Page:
The missing person is Michael Harrison who, according to his distraught fiancée Ashley Harper, has disappeared during his stag night. We already know where the putative groom is: he is initially very drunk and buried in a makeshift grave somewhere in a forest in the Brighton area, in a coffin borrowed from work by one of the stag night attendees. Unfortunately, before the sinister prank can be brought to its conclusion, the van which had transported the coffin & the other carousers to the burial site is involved in a head-on collision immediately afterwards, and all but one of the occupants are killed instantly; the only survivor dies soon afterwards. So, the ultimate claustrophobic’s nightmare: buried alive, and no response initially from the walkie-talkie he was left with; neither does he have any mobile signal. From this point forwards, the race is on for Grace & Branson to locate Harrison before he dies in his appropriate location. One of the stag night attendees; Michael’s best man, and business partner, in fact; didn’t make the event, because his return flight was delayed. Understandably, he is relieved to still be alive, given the circumstances, but before long, Grace begins to suspect that there is more to his remorse than meets the eye, and that Ashley might not be quite as distraught as she would like people to believe.

Despite knowing its premise beforehand, I enjoyed reading this story, and the change of ending didn’t bother me at all: the villain of the piece, and the way the narrative was structured were very plausible, so I look forward to reading more by this author—I already have one more lined up! This paperback was published by Pan Books, an imprint of Pan Macmillan, London, in 2019 [2005], ISBN 978-1-5098-9882-4.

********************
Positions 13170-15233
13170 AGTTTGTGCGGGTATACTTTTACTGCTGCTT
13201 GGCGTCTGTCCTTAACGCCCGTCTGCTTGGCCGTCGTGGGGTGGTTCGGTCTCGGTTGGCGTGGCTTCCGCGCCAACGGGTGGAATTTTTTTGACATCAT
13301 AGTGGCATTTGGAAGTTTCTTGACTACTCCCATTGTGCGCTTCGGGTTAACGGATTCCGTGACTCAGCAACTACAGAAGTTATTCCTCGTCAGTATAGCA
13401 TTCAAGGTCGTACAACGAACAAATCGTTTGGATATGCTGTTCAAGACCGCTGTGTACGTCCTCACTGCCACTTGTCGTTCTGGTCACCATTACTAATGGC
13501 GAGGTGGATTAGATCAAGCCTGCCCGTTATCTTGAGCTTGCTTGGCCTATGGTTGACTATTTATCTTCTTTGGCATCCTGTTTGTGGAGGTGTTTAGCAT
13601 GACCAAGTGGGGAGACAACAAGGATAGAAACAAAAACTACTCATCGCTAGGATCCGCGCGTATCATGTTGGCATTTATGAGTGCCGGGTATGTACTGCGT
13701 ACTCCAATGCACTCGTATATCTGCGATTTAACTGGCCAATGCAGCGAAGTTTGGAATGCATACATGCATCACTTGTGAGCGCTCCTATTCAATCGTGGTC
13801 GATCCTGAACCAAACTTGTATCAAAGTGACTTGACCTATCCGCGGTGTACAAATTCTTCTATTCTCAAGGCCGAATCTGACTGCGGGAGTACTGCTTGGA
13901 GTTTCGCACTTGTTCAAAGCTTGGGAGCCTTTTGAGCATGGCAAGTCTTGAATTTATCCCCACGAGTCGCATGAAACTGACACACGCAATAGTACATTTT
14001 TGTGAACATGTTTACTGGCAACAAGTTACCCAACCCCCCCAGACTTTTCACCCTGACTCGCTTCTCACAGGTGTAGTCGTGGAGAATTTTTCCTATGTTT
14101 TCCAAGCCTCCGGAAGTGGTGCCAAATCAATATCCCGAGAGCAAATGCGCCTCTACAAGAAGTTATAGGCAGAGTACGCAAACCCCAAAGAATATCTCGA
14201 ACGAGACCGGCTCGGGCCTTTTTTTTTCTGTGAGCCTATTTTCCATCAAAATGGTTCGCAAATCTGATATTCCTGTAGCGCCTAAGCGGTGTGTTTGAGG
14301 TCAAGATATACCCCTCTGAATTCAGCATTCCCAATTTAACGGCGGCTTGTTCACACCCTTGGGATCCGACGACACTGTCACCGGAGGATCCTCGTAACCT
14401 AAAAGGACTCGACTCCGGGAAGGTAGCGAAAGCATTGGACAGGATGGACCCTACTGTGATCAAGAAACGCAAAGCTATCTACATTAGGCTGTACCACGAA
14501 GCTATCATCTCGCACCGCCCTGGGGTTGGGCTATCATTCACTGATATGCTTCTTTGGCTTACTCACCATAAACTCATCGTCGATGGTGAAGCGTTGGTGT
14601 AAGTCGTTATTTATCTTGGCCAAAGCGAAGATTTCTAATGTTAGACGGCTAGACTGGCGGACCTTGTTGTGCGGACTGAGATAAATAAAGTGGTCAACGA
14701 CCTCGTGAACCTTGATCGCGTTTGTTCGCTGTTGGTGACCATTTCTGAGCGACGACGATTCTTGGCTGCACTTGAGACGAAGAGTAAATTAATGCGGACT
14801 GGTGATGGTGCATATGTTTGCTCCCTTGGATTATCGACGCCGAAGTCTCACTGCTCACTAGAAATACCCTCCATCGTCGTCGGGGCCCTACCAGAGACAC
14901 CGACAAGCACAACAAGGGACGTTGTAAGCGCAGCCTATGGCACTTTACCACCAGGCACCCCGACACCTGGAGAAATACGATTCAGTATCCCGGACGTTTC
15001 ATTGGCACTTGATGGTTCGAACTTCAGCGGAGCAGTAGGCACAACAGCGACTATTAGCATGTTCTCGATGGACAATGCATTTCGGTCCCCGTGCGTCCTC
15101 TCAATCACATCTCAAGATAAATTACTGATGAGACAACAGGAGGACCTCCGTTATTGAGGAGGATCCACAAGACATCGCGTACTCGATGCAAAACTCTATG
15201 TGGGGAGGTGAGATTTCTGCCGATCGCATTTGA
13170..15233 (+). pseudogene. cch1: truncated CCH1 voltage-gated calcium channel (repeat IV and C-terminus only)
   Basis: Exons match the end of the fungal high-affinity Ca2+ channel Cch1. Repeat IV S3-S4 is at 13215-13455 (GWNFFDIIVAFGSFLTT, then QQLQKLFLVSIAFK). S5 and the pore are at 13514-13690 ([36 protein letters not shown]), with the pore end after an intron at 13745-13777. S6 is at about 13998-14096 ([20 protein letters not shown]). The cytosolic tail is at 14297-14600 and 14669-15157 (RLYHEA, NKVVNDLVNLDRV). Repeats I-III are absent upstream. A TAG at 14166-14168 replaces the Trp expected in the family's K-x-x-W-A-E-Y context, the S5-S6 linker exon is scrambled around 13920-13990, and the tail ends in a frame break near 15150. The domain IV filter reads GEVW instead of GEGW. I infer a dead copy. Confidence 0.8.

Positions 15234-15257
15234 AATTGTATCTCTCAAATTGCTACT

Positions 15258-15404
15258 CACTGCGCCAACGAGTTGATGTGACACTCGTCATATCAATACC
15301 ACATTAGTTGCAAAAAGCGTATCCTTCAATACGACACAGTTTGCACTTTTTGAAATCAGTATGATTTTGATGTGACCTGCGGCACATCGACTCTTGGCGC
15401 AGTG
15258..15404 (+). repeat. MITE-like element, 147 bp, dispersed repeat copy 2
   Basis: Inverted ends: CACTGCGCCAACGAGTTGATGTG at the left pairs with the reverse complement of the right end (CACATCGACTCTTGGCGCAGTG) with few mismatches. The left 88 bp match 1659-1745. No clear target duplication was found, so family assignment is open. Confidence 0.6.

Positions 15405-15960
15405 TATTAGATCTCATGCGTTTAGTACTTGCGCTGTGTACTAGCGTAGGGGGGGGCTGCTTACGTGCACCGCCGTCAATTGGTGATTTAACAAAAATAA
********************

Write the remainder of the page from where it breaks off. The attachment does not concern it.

Book Review

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La Belle Sauvage [The Book of Dust, Volume One], by Philip Pullman

The Belle Sauvage in the book’s title is a canoe, owned by the hero [a designation which can be given without reservation, which the book will reveal], Malcolm Polstead; interestingly, I don’t remember reading how the canoe acquired that name: perhaps this will be revealed in the next instalment of the trilogy, for this book is the first of three which form a prequel to the highly successful His Dark Materials trilogy [HDM] by the same author. They are ostensibly children’s books, but many adults [of which I am not ashamed to admit I am one] have also read & enjoyed them: I like to think that they broadened my daughters’ minds, for they are both avid readers. Philip Pullman is acknowledged to be an important modern critical thinker, and his books have won awards too numerous to mention, including the Whitbread Book of the Year Award for The Amber Spyglass, the third in HDM: the first time that award has been given to a children’s book; the trilogy has also been translated to the big screen—debatably successfully—and to television, by the BBC, much more accurately and, consequently, successfully.